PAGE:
John Pfaff has an interesting post up at Empirical Legal Studies Blog entitled Federalism and Empirical Legal Research. In it he asks why there appears to a skew towards analysis of federal law among empirical researchers of criminal law. He ultimately boils his questions down to these:
1. Do we focus “too much” on federal outcomes?
2. If we do, does this mean that we are not developing results that explain either the impact of or the forces behind the legal changes that actually play a bigger role in people’s lives?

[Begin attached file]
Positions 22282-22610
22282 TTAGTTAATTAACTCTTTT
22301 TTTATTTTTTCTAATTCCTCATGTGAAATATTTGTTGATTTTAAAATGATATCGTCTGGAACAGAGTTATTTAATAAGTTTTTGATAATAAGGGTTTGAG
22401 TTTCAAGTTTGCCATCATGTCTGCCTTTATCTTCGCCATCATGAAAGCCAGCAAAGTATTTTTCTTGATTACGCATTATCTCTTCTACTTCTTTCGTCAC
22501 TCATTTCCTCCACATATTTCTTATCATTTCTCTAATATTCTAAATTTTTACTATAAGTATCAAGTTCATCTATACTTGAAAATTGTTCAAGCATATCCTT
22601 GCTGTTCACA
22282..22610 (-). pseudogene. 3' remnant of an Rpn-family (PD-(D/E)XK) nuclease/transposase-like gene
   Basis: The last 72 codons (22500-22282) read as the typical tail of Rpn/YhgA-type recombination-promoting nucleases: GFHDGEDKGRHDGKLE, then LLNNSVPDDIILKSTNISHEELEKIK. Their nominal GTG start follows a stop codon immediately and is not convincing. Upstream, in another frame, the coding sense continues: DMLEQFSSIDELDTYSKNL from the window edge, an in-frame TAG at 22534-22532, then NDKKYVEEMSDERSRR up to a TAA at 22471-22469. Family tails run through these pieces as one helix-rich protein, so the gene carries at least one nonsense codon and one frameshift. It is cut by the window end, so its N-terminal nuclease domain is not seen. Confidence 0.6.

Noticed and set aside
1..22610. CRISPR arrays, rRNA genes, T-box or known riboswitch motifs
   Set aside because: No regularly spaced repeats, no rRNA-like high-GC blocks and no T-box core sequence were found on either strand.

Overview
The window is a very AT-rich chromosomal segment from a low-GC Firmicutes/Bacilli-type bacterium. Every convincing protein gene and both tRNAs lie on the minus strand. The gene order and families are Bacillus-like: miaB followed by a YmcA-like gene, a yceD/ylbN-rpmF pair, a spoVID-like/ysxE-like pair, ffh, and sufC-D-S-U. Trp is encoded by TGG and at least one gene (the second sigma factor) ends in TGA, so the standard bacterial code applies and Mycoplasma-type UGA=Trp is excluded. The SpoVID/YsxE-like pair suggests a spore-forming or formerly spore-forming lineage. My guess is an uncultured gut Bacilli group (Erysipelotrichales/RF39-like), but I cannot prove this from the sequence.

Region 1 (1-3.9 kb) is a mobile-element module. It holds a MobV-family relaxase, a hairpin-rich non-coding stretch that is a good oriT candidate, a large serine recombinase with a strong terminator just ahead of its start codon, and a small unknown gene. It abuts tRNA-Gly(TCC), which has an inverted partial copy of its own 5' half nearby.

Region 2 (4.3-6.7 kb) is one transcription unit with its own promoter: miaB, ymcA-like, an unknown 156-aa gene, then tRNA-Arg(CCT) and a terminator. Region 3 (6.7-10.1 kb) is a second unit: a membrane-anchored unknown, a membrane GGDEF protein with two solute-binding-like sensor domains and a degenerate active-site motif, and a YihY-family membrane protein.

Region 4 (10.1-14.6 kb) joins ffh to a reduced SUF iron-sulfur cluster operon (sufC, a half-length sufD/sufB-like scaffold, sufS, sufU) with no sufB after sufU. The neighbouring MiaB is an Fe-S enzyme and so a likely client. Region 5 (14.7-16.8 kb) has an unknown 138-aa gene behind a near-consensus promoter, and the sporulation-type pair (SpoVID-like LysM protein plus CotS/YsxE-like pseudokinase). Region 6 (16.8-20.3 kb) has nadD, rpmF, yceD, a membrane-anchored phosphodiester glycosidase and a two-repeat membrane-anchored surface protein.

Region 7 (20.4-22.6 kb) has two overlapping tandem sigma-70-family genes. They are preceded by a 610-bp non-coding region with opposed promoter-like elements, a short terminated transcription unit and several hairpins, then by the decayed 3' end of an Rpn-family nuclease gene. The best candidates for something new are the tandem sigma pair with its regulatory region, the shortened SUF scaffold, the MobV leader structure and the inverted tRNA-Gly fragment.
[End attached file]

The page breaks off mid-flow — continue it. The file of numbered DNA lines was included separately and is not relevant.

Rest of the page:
3. If so, how can we rectify this? In particular, if it’s a problem of data availability, how can we get the numbers we actually need?
In my view, we do focus too much on federal courts. Most cases – and prisoners – are in state systems. And states really are different. The employees are different because state criminal jobs often involve less training and lower salaries than comparable federal positions. State facilities are often in much poorer condition. State sentencing schemes vary widely from state to state, and often look little like federal provisions. And because most state prosecutors and judges stand for election, they operate under a different set of professional pressures. I would expect these differences have substantial effects on case processing and outcome.